Abstraction of extensions operates like different levels of magnification in a microscope. Marx criticises political economists for drawing abstractions that are too narrow in scope – for example commodity exchange is substituted for the whole process by which a product becomes a commodity and subsequently available for exchange.

As an example, an abstraction of extension underpins Marx’s claim that capital and labour are “expressions of the same relation, only seen from opposite poles”.

Abstraction of extension also impacts the classifications that Marx makes. It means that he does not define clean boundaries between different structures. Their extent depends on the abstraction in play. One can work solely at the level of appearances – what Marx calls ‘fetishism’. Class is particularly impacted with the statements “all history is the history of class struggle” and “class is the product of the bourgeoisie” which are seemingly contradictory dictated by the abstraction Marx is operating at.

Abstraction of extension also support capturing the movement which Marx wants to investigate. Ollman identifies a number of sub-movements:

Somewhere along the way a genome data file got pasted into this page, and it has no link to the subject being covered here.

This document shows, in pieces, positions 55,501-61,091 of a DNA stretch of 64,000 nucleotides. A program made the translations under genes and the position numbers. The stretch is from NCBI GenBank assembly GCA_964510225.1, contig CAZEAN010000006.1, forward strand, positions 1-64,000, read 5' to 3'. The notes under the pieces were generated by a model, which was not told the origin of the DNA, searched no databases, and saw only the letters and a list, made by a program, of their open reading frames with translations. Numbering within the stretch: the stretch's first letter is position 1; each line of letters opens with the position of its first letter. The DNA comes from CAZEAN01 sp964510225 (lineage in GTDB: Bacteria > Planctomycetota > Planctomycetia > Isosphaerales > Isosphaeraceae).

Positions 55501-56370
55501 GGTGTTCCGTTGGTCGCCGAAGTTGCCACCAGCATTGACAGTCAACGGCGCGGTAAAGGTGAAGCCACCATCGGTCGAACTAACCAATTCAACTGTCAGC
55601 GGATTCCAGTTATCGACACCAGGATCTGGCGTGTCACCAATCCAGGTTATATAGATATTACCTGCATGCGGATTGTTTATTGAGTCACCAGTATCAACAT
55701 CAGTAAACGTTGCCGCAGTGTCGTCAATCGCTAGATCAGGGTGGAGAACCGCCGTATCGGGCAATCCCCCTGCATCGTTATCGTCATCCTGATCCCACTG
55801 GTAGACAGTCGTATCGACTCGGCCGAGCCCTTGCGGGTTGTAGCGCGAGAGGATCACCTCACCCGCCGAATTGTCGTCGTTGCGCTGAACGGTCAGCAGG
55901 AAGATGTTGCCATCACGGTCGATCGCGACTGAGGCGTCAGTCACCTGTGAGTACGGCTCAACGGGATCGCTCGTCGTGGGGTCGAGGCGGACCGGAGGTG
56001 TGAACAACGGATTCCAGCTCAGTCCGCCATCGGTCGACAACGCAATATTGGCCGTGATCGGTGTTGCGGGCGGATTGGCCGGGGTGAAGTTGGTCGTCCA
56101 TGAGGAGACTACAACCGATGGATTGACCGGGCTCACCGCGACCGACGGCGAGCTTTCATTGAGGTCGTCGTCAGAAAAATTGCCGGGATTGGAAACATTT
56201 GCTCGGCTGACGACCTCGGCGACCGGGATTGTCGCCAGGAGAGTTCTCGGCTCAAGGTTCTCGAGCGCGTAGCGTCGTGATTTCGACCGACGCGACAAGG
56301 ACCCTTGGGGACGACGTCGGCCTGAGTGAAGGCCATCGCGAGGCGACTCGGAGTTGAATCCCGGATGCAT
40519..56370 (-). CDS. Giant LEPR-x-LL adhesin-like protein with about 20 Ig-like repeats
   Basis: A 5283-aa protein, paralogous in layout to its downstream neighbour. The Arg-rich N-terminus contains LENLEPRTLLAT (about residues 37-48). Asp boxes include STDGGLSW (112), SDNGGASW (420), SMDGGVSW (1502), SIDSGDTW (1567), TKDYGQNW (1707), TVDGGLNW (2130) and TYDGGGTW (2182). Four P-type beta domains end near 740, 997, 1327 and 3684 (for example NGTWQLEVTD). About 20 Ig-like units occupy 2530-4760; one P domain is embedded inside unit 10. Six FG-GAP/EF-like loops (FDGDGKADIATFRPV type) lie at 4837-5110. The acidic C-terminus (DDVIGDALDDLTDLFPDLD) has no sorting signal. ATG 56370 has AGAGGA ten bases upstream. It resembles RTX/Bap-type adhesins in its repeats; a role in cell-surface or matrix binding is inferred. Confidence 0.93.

• Quantity/quality – historical change;
  • Metamorphosis – organic change;
  • Contradiction – a union of two or more processes which are simultaneously supporting and undermining each other.
    • mutual support;
    • mutual undermining;
    • immanent unfolding of processes, contradiction becomes bigger, sharper, more explosive;
    • change in overall form as a result of interactions with other processes in the larger system;
    • resolution (may not be permanent).

“Commodity, for example, is said to embody the contradiction between use and exchange value as well as the contradiction between private and social labour. To contain both contradictions, commodity must be given a large enough extension to include the interaction between the two aspects of value as well as teh interaction between the two aspects of labour, and both of them as they develop over time”.

Level of Generality

Ollman gives five levels which he states Marx uses, plus two extra to complete a set of seven:

  1. The unique, specific to each individual;
  2. What is general to people and their activities within modern capitalism;
  3. Capitalism as such;
  4. Class society, the period of human history where society is divided by class;
  5. Human history;
  6. The animal world;